Many spiders are known to ‘walk on water‘ (including dock spiders): spiders are small enough that many species and life stages can be held by the meniscus of water. Spiders also have eight legs but they often lose one or more of their legs (in the scientific jargon, this is ‘leg autotomy‘). In general, this is often part of defensive behaviour, and is common in many animals. Sacrificing an appendage is a better idea than being eaten by a predator.
So… let’s link these thoughts together- spiders run on land as well as water, and they are often missing a leg.
A wolf spider (Pardoa mackenziana). In this photo, a leg that was previously lost has been ‘re-grown’ (4th leg on right side). The cost of this spider’s lost leg must have been minimal, since it survived and moulted again!
So, next comes the research question: what is the ‘cost’ of leg autotomy and does this cost vary depending on whether the spider is traveling on the land or on water. This is an interesting question, and one that was addressed directly by Christopher Brown and Daniel Formanowicz Jr in a recent research paper in the Journal of Arachnology. These authors used the wolf spider Pardosa valens as their model species, and conducted ‘speed trials’ for male and female spiders on a terrestrial track as well as an aquatic track (i.e., these were constructed in a laboratory setting). After doing the trials with intact spiders, the authors ‘induced autotomy’ (yes, this sounds somewhat horrific, but autotomy is very common with wolf spiders, and although they lose a little of their hemolymph, they heal quickly) and ran the trials again, with the same spiders (sans legs).
Results? Well, perhaps not surprisingly, in the first year of their study, the species ran more slowly when they were missing a leg, but in the second year of the study, this affect varied by sex (males were slower, and autotomy only affected the females). They report some rather complicated results when comparing terrestrial to aquatic trials, but in general, the spiders tended to run more slowly on the aquatic tracks when they were missing legs. Again, this is perhaps not a surprising result, since having seven instead of eight legs will certainly change the biomechanics when considering how the spiders interacts with the meniscus of water.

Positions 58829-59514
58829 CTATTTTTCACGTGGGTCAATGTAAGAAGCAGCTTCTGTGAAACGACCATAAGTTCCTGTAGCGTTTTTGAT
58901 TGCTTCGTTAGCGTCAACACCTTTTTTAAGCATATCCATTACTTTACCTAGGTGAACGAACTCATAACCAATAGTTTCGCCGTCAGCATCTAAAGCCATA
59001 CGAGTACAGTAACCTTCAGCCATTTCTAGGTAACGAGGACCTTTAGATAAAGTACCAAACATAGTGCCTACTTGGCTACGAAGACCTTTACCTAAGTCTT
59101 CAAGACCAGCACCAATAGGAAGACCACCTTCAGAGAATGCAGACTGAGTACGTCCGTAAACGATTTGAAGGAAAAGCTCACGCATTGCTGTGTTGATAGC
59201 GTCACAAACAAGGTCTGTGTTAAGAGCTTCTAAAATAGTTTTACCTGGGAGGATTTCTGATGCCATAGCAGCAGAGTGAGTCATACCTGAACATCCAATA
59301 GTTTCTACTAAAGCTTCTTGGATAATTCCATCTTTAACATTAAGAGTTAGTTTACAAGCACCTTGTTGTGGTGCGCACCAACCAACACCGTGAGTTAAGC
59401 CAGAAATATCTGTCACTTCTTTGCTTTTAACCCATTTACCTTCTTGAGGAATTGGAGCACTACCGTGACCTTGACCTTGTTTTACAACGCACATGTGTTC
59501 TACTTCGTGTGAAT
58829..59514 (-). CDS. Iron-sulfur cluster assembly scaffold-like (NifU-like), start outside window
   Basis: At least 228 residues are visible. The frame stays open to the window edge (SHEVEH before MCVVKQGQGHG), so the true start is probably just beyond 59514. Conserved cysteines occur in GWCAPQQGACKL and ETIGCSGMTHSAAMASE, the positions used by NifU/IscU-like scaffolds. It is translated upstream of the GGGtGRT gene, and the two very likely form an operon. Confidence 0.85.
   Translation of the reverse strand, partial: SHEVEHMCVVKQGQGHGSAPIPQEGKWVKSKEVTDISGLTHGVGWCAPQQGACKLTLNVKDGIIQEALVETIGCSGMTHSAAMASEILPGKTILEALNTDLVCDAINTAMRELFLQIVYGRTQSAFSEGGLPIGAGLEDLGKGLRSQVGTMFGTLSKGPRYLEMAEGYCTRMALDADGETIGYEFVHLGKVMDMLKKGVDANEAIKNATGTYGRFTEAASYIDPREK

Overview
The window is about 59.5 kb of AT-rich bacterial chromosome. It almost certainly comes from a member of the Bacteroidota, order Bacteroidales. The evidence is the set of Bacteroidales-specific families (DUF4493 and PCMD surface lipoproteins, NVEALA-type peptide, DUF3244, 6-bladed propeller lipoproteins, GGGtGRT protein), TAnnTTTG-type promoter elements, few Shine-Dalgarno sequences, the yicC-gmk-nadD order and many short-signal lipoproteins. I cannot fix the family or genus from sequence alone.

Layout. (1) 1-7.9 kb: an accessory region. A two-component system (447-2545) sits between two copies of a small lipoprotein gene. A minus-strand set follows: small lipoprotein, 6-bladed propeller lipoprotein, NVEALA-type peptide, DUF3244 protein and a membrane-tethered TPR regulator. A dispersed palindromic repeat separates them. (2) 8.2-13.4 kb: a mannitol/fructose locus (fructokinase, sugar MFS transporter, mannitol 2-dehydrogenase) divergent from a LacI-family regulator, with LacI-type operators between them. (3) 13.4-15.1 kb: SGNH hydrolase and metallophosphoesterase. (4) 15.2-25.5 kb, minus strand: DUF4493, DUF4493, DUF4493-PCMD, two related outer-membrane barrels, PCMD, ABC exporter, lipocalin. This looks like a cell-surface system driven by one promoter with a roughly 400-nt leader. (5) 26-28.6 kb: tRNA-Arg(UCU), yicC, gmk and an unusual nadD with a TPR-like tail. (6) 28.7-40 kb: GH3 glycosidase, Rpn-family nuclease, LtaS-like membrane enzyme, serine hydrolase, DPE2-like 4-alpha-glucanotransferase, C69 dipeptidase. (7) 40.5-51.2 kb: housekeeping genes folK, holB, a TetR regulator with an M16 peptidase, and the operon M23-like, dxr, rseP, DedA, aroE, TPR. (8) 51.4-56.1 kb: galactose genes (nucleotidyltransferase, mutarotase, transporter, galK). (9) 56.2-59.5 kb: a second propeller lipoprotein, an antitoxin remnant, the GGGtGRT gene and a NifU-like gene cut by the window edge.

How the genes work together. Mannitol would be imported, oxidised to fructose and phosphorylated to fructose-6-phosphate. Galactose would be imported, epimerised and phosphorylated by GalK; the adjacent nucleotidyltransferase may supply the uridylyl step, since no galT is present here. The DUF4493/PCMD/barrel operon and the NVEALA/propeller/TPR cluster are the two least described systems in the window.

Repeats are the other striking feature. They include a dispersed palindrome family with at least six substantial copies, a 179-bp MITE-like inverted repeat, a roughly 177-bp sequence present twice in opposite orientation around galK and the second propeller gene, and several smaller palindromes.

Clearly, there are some costs associated with missing legs, but it is important to note that even without legs, these wolf spiders were able to run effectively on land and water, and even if their speed was slower than when they had all eight legs, they can still move an impressive speeds. The range of speeds in some of the trials was between 20 cm/s and 50 cm/s – this translates to running speeds between 0.72 and 1.8 km per hour!
Leg autotomy in wolf spiders in natural habitats range from between 8% and 32% as reported by Brueseke et al. in 2001 and by Apontes & Brown in 2005. In the present study, the authors state that natural populations of P. valens exhibit between 25% and 45% autotomy. These numbers are in line what what I have observed, as well. This is pretty amazing – wolf spiders exhibit leg autotomy at a very high frequency, and in some cases, half the spiders in a population are missing a leg. What can we infer from this? Although there are some costs associated with leg autotomy (as reported by Brown and Formanowicz), they must not be that high – otherwise, natural selection certainly wouldn’t have favoured autotomy as a means to escape predation. Brueseke et al., research supports this as they found very few costs associated with autotomy in Pardosa milvina. In their work, Brueseke et al. studied locomotory behaviour as well as prey capture, and found overall support for the ‘spare leg hypothesis’ (i.e., look at all of my legs! I can manage without one!).
So, here are the take-home messages:
Wolf spiders can run quite quickly, some species can run across water and land, and they can do so with missing legs. Although they may be a little slower without their full complement of legs, the costs must be relatively minor given the frequency of leg autotomy in wolf spiders.
This gives you more reasons to watch spiders – count some legs and see how many individuals are without their full complement of legs.
Apontes, P., & Brown, C.A. (2005). Between-set variation in running speed and a potential cost of leg autotomy in the wolf spider Pirata sedentarius. American Midland Naturalist, 154, 115-125 DOI: 10.1674/0003-0031(2005)154[0115:BVIRSA]2.0.CO;2
Brown, C.M., & Formanowicz Jr, D.R. (2012). The effect of leg autotomy on terrestrial and aquatic locomation in the wolf spider Pardosa valens (Araneae: Lycosidae). Journal of Arachnology, 40, 234-239 DOI: 10.1636/Hill-59.1
Brueseke, M.A., Rypstra, A.L., Walker, S.E., & Persons M.H. (2001). Leg autotomy in the wolf spider Pardosa milvina: a common phenomenon with few apparent costs. America Midland Naturalist, 146, 153-160 DOI: 10.1674/0003-0031(2001)146[0153:LAITWS]2.0.CO;2